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The Diary: June 5

June 5–evening

Today’s work was hard, not because of the work but because of the difficulty of having to decide what the work really was.  We are sent to a small children’s park to finish the clearing work that another team started the day before.  When we arrive we are a little surprised to see that it looks finished. It is bare of everything except sandy dirt and a few scraggly bits of grass, and the surface is fairly even.  A closer look reveals stones–lots of them–and many shards of glass. As we dig around, we find clumps of toxic sewage sludge as well, and then begin to wonder: is this really a job for amateurs with a few shovels and brooms? To be really safe for children to play in, shouldn’t the park be scraped down 40 or 50 centimeters and fresh soil be laid? With these doubts, we do our best to remove all the glass shards, wash the sand off the steps and leave.

The afternoon was no less confusing. Asked to clear salty sand and toxic sludge from the surface of Sakurada-san’s  vegetable garden, we diligently dig in. The people already working there have dug out too much, we were shown, so we take off only a couple of centimeters. Well, that is no good, either, as it doesn’t take into account the uneven distribution of the deposits left by the tsunami. With a sigh, we begin again… Not long after, Sakurada-san, a calligraphy teacher, brings us ice cream, so we take a break and listen to his story of March 11. He was in Sendai shopping, but his family was at home and got trapped on the second floor by the tsunami. It took 3 days for the water to recede to knee level, and in the meantime they had no food or drinking water and there were no diapers for the baby in the house. They put a sign in their second-floor window: SOS–water, diapers. He points to the window above; the sign is still there. Finally on the third day they were rescued in boats by the Ground Self Defense Force.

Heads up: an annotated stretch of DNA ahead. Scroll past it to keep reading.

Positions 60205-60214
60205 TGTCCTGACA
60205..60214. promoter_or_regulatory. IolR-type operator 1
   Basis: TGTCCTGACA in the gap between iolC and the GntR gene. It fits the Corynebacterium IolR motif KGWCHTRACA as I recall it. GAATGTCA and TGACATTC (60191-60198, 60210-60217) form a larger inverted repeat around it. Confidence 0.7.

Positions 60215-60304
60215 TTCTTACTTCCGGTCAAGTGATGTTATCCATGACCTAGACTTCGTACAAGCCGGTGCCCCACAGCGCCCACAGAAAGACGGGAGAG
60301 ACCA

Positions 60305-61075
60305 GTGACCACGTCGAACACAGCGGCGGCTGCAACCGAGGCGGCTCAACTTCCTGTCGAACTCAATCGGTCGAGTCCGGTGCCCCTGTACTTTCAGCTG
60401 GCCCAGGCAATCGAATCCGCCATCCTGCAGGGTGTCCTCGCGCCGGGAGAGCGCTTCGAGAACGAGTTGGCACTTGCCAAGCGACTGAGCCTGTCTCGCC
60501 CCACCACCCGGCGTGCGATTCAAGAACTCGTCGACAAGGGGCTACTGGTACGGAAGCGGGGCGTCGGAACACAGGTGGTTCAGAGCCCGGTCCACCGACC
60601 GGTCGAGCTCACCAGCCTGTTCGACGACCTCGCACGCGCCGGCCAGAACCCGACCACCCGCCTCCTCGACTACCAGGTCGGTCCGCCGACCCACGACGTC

He points to the swath of land across the street, where only a dense patchwork of low concrete foundations stands, saying that houses once stood there but they were swept off their foundations and floated away. Sakurada-san, while waiting for his house to dry out enough to start cleaning and repairs, now sleeps at his workplace, and during the day goes around helping out neighbours.

After a physically and mentally exhausting day I have only enough energy for a quick wash and cold supper before turning in around 8:30.

The start of our day--warmup exercises

The problematic park

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